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A Smarter Way to Trade Buyout Rumors

Avoid ringing up commissions and trading costs with a risk reversal combo


For months, there has been speculation on the fate of Brocade Communications Systems, Inc. (NASDAQ: BRCD). It seems like there is a new alleged deal hitting the wire every week. One week it’s Hewlett-Packard Company (NYSE: HPQ), the next week it’s International Business Machines Corp. (NYSE: IBM).

These rumors have amounted to nothing over the past several months other than causing the stock to gyrate between $5 and $6. However, if I had to guess, I’d say the company will eventually get bought out for somewhere between $6 and $8. 

In that scenario, with premiums on the upside somewhat inexpensive, one might think that simply owning BRCD call options is the right play. That seems to be what major broker dealers and institutional houses are doing. Open call interest on the $6 strike is massive in both January and April.

What is my objection to this play? NOTHING HAS HAPPENED.

December open interest is over 40,000 contracts, and these options are likely to expire worthless. Thus, the owners will lose the entire premium. So those traders rolling out to January aren’t really hedging, they are simply doubling down. And they should be careful in that process as rolling can significantly run up the costs of a play. 

For instance, suppose in October, I thought BRCD was going to get bought out in November. In a bullish play I buy the November 6 calls for 20 cents, and then nothing happens.

Thinking that the buyout will still happen, I roll the November calls, selling them at 3 cents, and I buy the December 6 calls for 20 cents. My cost on those calls is now 37 cents (- 0.20 + 0.03 – 0.20), and then nothing happens again. 

So I roll out one more time, selling the December calls for 4 cents and buying the January 6 calls for 18 cents. Now my cost for the bullish call play is 51 cents (- 0.20 + 0.03 – 0.20 + 0.04 – 0.18). You can see how this type of play could turn into a bit of a problem.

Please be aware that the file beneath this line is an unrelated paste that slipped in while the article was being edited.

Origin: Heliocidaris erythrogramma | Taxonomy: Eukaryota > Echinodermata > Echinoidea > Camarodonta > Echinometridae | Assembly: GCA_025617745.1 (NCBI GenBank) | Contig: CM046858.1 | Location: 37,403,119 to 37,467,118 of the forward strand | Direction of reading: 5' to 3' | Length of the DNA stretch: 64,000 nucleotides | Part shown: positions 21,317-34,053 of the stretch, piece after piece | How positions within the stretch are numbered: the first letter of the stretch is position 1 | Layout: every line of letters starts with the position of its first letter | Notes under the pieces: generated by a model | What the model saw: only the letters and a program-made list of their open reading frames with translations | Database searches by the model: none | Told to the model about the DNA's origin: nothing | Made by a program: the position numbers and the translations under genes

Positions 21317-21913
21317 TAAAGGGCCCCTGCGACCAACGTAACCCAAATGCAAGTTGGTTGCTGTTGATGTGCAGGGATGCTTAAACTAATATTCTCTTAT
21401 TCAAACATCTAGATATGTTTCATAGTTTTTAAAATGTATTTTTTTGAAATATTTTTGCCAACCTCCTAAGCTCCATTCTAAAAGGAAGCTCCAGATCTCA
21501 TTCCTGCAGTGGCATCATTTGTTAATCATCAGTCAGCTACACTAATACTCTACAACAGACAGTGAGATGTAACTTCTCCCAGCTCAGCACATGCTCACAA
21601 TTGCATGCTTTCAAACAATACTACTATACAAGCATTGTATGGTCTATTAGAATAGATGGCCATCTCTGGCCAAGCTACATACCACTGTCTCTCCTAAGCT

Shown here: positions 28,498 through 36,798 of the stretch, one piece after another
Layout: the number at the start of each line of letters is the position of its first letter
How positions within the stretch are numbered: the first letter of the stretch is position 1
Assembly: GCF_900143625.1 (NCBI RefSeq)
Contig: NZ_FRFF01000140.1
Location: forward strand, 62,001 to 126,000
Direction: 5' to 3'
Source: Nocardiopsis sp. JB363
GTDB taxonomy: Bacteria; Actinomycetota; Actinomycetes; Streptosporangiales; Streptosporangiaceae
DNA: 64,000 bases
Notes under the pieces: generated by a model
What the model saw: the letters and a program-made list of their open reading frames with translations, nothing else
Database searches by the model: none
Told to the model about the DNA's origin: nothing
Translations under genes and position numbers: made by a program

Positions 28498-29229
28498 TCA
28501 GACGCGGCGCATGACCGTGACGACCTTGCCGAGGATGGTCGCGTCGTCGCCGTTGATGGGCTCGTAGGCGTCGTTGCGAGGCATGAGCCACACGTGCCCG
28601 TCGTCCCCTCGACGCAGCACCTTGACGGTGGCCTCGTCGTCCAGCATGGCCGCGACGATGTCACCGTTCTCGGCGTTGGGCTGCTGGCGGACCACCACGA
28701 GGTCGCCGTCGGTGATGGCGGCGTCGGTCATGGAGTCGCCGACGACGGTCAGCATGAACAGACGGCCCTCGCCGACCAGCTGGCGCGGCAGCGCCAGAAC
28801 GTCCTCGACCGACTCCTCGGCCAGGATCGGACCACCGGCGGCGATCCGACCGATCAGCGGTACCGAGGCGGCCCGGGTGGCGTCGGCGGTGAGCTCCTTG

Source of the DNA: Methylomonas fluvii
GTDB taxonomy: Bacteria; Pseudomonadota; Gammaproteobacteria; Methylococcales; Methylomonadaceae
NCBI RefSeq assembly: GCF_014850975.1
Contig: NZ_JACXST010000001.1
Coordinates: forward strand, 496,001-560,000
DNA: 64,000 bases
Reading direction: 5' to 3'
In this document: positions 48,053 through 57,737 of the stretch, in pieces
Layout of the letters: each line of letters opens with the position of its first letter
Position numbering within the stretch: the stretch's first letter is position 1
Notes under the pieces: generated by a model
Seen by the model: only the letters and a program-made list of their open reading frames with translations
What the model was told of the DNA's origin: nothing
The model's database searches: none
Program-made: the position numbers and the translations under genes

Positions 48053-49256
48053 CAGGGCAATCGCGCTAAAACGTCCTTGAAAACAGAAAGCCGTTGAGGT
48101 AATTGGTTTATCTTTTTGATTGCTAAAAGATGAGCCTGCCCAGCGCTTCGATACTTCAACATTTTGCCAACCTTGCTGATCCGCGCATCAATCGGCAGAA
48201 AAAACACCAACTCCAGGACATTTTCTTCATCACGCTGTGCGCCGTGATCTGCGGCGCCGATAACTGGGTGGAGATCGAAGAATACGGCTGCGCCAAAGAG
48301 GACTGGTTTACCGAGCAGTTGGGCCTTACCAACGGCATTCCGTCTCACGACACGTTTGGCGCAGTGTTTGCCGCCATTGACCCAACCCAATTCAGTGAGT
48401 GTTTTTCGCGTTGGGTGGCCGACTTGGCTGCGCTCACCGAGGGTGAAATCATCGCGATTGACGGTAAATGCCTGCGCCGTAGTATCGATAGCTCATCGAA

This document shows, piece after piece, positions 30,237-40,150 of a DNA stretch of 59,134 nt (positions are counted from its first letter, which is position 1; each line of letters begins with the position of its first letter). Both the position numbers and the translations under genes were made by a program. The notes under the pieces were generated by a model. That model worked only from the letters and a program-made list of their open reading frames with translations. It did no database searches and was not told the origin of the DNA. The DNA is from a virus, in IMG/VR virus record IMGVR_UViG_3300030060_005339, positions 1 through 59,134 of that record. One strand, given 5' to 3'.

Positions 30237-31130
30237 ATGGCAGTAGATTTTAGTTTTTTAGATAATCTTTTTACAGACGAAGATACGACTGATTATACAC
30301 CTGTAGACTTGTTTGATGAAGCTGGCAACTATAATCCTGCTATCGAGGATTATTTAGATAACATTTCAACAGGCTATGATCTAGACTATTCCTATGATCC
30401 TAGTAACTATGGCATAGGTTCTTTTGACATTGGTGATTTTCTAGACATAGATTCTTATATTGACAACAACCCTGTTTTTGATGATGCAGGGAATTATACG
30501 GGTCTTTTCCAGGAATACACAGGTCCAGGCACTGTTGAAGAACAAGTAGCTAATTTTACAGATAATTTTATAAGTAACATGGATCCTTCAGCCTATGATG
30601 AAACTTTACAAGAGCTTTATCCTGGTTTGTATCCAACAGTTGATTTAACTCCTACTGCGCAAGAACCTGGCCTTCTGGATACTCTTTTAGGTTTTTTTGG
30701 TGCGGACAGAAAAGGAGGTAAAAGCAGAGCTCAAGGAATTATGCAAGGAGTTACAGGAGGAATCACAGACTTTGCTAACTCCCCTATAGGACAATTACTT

My solution: Cut down on the number of call contracts, and sell put contracts creating a risk reversal. 

Over the past three months, as the rumors have circulated, the lowest this stock touched was about $4.90. Even before the rumors began, the absolute low was $4.70. I’ll play it safe and say BRCD could go to $4.50. That is my downside risk. On the upside, the stock could get bought out at up to $8, but let’s just say $7 to be safe.

If I sell the BRCD April 5 Puts and buy the BRCD April 6 Calls, my net cost on the trade will be 0. If the buyout deal happens, I would make $100 per spread. On the flip side, if BRCD bottoms out, I would only be out $50. 

As I have stated in the past, I like trades that are in my favor. Over the life of the trade, when BRCD rallies I may be able to sell out of this trade for a profit even if a deal never happens. 

There are other more sophisticated risk reversal combos that might even be better. The point of this piece is to show you that by not following the pack, a trader can manage to weather the waves of a stock like BRCD, and avoid ringing up commissions and trading costs.

Article printed from InvestorPlace Media,

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